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Whatever reputation the French have had for being master logicians has just been shredded by International Monetary Fund (IMF) chief Christine LaGarde.  Her take on emerging markets’ emerging role in the world economy is completely incoherent, and its fatal flaws have big implications for President Obama’s Trans-Pacific Partnership (TPP) and U.S. trade policy as a whole.

For decades, Washington has told Americans that the U.S. economy urgently needs new trade deals mainly because without them, the nation and its workers would be shut out of all the huge, rapidly expanding third world economies that would surely be the globe’s most powerful growth engine for the indefinite future. Moreover, both Democratic and Republican presidents and Congresses have followed through, as new U.S. trade deals since Mexico’s addition to the North American Free Trade Agreement (NAFTA) have focused tightly on developing countries.

Mr. Obama and other TPP supporters have used the same justification for the Pacific Rim trade agreement, repeating over and over again the mantra that “more than 95 percent of our potential customers live outside our borders….” Obviously, they haven’t been thinking mainly of developed markets like Europe and Japan.

On the level of both individuals and national economies, these claims have always been bogus. As I’ve shown, according to major international organizations like the World Bank and the International Labor Organization, the vast majority of third world populations still earn far too little to buy goods made in wealthier countries like the United States on anything close to a regular basis. Moreover, as my book The Race to the Bottom documented exhaustively, most major developing countries – ranging from Mexico to China and its low-income Asian neighbors – have achieved most of their growth by selling to America and the high-income world. Even the commodity producers that have profited by supplying China have remained dependent on U.S. and other developed markets indirectly, since they have been such important final customers for China’s output.

In a Tuesday speech in Paris, LaGarde echoed recent observations that developing countries are in the process of turning into global growth laggards from global growth leaders. As made clear above, their claim to that former status was dubious at best, but LaGarde’s outlook was also noteworthy for its profound pessimism. She not only warned that emerging economies that borrowed heavily in dollars were vulnerable to monetary tightening moves from the Federal Reserve. She also declared that “emerging and developing countries are now confronted with a new reality. Growth rates are down, and cyclical and structural forces have undermined the traditional growth paradigm.”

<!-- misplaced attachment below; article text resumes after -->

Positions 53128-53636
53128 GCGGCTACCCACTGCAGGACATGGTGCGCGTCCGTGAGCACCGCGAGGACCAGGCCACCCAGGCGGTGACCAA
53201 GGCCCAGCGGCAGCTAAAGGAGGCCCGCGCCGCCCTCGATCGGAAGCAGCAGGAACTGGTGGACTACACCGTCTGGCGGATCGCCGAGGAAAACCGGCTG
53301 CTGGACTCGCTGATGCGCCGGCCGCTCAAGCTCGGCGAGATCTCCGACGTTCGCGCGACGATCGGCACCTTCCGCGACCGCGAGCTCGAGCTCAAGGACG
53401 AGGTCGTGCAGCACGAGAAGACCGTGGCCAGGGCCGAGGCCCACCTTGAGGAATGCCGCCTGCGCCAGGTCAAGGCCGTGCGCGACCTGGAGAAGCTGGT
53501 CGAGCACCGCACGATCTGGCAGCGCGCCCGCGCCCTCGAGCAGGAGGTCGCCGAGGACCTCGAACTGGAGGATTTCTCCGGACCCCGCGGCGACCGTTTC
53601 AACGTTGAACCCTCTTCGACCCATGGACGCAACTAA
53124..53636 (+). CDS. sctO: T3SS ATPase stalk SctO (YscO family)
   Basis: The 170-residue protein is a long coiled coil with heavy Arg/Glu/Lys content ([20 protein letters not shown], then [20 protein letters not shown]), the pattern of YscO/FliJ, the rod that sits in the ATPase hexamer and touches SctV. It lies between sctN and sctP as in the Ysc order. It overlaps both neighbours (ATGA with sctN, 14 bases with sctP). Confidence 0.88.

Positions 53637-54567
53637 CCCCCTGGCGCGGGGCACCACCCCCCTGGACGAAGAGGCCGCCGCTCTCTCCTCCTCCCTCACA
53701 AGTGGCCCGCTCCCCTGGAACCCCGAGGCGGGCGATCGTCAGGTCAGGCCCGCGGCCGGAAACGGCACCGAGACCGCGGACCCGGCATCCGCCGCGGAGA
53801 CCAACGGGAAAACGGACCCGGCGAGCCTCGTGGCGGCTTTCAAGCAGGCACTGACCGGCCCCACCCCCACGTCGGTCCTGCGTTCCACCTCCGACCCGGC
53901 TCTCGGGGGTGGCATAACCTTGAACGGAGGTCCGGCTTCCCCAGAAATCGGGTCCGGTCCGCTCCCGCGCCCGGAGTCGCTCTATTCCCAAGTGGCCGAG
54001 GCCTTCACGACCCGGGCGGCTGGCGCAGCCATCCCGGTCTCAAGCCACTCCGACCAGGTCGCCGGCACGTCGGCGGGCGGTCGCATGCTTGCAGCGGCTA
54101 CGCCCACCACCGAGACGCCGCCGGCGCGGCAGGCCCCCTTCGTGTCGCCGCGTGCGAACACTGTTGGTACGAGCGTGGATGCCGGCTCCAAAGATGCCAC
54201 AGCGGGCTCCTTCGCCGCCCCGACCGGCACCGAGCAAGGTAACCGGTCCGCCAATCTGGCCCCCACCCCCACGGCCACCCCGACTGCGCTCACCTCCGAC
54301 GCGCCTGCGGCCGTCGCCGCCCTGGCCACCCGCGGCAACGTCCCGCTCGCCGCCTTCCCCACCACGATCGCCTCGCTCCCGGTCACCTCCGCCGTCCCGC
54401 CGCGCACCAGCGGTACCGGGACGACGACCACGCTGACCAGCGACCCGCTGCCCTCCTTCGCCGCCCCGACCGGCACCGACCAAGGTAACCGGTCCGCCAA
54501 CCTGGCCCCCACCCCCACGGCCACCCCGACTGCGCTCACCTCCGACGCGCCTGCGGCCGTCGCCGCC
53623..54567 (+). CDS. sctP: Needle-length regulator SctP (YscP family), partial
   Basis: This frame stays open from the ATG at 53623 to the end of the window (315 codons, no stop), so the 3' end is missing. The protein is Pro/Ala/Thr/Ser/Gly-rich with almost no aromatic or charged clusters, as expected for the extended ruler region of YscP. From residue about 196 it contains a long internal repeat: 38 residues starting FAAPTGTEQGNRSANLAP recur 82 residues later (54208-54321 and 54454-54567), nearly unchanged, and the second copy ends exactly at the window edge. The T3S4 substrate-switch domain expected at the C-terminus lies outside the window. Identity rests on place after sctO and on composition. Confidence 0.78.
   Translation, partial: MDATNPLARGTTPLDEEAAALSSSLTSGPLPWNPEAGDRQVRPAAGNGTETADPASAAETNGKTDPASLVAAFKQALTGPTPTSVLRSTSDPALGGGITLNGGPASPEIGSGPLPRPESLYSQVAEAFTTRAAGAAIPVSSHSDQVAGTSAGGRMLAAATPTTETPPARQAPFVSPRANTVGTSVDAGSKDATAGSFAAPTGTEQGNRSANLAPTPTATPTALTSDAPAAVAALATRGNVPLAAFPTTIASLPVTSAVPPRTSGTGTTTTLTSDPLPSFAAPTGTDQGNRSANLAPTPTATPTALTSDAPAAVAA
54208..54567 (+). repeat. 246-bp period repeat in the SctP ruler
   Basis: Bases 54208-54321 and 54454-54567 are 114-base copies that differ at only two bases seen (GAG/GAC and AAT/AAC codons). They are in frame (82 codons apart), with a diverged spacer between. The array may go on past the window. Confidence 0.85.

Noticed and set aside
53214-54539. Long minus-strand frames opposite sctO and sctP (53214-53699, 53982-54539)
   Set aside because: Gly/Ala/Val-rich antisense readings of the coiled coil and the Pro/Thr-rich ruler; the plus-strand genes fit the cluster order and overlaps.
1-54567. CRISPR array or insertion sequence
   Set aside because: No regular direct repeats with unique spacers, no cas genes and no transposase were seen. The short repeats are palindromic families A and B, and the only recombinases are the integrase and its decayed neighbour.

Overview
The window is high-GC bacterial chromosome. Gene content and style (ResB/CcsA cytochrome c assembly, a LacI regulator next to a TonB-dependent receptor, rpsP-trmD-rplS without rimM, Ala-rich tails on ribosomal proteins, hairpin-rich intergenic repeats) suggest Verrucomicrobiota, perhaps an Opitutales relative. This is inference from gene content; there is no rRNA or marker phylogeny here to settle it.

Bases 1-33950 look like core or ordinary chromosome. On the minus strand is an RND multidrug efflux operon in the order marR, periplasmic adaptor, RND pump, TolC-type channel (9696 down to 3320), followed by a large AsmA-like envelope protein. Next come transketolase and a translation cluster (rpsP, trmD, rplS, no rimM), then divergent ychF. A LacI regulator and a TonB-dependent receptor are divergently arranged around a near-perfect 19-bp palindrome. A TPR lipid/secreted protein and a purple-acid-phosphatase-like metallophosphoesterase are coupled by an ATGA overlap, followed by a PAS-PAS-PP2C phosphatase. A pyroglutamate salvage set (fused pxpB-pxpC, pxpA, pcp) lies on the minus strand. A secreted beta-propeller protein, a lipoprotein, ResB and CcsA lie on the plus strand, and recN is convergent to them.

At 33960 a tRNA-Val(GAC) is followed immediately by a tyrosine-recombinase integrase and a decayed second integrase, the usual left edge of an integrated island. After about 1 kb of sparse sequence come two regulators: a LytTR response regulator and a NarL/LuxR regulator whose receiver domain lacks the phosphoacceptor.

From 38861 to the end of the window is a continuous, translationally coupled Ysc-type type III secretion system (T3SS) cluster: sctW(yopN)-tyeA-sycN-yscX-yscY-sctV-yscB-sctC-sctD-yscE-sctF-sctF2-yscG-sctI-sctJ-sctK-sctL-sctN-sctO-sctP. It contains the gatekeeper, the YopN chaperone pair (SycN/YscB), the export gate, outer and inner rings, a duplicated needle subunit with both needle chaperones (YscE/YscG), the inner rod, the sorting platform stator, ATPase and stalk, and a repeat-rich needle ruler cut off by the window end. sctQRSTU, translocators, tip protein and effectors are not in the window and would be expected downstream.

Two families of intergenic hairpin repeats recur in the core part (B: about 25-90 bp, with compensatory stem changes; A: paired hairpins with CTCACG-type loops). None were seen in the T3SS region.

Indeed, LaGarde pointed to IMF research projecting that “the emerging world will converge to advanced economy income levels at less than two-thirds the pace we had predicted just a decade ago. This is cause for concern.” (What she failed to mention is that this convergence could also result in part from incomes in the developed world sinking closer to third world standards, as the Stolper-Samuelson theory of international trade’s impact first stipulated.) For good measure, LaGarde reminded her audience that “Clearly, emerging markets are benefiting from the fact that many central banks in many advanced economies still have a very easy policy stance.” In other words, historically easy credit in the wealthier countries had kept third world exports and growth much greater than they would have been otherwise.

Yet even though she made the case that emerging market economies’ prospects were deteriorating and had relied critically on the developed countries even after the financial crisis, LaGarde also mysteriously contended that the emerging world “contributed more than 80 percent of global growth since” the global economy seemed on the verge of collapse and that, consequently, “The economic health of the emerging world is of first-order importance for the advanced economies.”

And in the strangest statement of all, she proceeded to insist that the wealthy countries now need to deal with this situation by propping up emerging market performance with “a stronger global financial safety net” for these economies that expands their access to the swap lines of the richer countries’ central banks.

A respectable case can be made that emerging markets have always been the keys to future global growth. Equally respectable cases can be made for the propositions that they have been the main global growth drivers since the financial crisis; that they have never been the keys to global growth; that they will remain central to the wealthier countries’ well-being; that they are headed to a much gloomier “new normal;” and that they need new aid from the developed countries to avoid major future woes. But no case can be made for all these contentions at the same time – unless reason and logic are abandoned entirely.

Moreover, since the claim behind which LaGarde is putting her money is the one that’s downgrading the third world’s economic importance substantially, and the one conforming with past and future realities, it should be clear that the term “emerging markets” is likeliest to be an oxymoron going forward. As a result, although the United States and other wealthier countries could legitimately decide to lend them a hand for moral and humanitarian reasons, the argument from self-interest is looking ever more far-fetched. And tying America’s fortunes even more tightly to global economic losers via new trade deals like the TPP? That looks downright masochistic.